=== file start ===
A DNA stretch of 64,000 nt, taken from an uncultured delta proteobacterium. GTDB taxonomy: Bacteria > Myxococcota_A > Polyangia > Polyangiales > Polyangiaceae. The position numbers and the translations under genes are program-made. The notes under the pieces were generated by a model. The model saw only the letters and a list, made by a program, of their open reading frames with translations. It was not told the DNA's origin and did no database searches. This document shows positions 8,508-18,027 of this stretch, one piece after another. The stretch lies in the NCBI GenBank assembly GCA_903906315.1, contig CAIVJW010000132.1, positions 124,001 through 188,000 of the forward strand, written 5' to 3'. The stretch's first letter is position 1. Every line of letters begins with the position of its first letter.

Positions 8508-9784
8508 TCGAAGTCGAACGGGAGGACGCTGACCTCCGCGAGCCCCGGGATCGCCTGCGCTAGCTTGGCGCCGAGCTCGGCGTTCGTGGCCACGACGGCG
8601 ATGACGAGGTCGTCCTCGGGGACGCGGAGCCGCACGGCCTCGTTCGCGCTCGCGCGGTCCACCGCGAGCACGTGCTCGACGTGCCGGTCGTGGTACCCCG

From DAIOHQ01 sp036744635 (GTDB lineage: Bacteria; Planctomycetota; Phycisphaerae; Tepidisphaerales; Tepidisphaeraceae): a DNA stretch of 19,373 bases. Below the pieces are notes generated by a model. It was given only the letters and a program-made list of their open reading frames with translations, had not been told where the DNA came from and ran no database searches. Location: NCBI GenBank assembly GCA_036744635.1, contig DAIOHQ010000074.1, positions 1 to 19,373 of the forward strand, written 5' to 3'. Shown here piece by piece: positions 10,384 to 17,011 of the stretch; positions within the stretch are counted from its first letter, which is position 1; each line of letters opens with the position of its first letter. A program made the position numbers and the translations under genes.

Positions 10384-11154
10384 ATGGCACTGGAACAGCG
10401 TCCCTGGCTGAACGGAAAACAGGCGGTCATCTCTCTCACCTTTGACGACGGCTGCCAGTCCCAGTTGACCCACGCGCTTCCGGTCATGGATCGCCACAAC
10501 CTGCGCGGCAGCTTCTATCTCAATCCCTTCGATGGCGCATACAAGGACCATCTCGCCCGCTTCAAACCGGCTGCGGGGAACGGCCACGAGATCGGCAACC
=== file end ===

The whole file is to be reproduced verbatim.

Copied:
A DNA stretch of 64,000 nt, taken from an uncultured delta proteobacterium. GTDB taxonomy: Bacteria > Myxococcota_A > Polyangia > Polyangiales > Polyangiaceae. The position numbers and the translations under genes are program-made. The notes under the pieces were generated by a model. The model saw only the letters and a list, made by a program, of their open reading frames with translations. It was not told the DNA's origin and did no database searches. This document shows positions 8,508-18,027 of this stretch, one piece after another. The stretch lies in the NCBI GenBank assembly GCA_903906315.1, contig CAIVJW010000132.1, positions 124,001 through 188,000 of the forward strand, written 5' to 3'. The stretch's first letter is position 1. Every line of letters begins with the position of its first letter.

Positions 8508-9784
8508 TCGAAGTCGAACGGGAGGACGCTGACCTCCGCGAGCCCCGGGATCGCCTGCGCTAGCTTGGCGCCGAGCTCGGCGTTCGTGGCCACGACGGCG
8601 ATGACGAGGTCGTCCTCGGGGACGCGGAGCCGCACGGCCTCGTTCGCGCTCGCGCGGTCCACCGCGAGCACGTGCTCGACGTGCCGGTCGTGGTACCCCG

From DAIOHQ01 sp036744635 (GTDB lineage: Bacteria; Planctomycetota; Phycisphaerae; Tepidisphaerales; Tepidisphaeraceae): a DNA stretch of 19,373 bases. Below the pieces are notes generated by a model. It was given only the letters and a program-made list of their open reading frames with translations, had not been told where the DNA came from and ran no database searches. Location: NCBI GenBank assembly GCA_036744635.1, contig DAIOHQ010000074.1, positions 1 to 19,373 of the forward strand, written 5' to 3'. Shown here piece by piece: positions 10,384 to 17,011 of the stretch; positions within the stretch are counted from its first letter, which is position 1; each line of letters opens with the position of its first letter. A program made the position numbers and the translations under genes.

Positions 10384-11154
10384 ATGGCACTGGAACAGCG
10401 TCCCTGGCTGAACGGAAAACAGGCGGTCATCTCTCTCACCTTTGACGACGGCTGCCAGTCCCAGTTGACCCACGCGCTTCCGGTCATGGATCGCCACAAC
10501 CTGCGCGGCAGCTTCTATCTCAATCCCTTCGATGGCGCATACAAGGACCATCTCGCCCGCTTCAAACCGGCTGCGGGGAACGGCCACGAGATCGGCAACC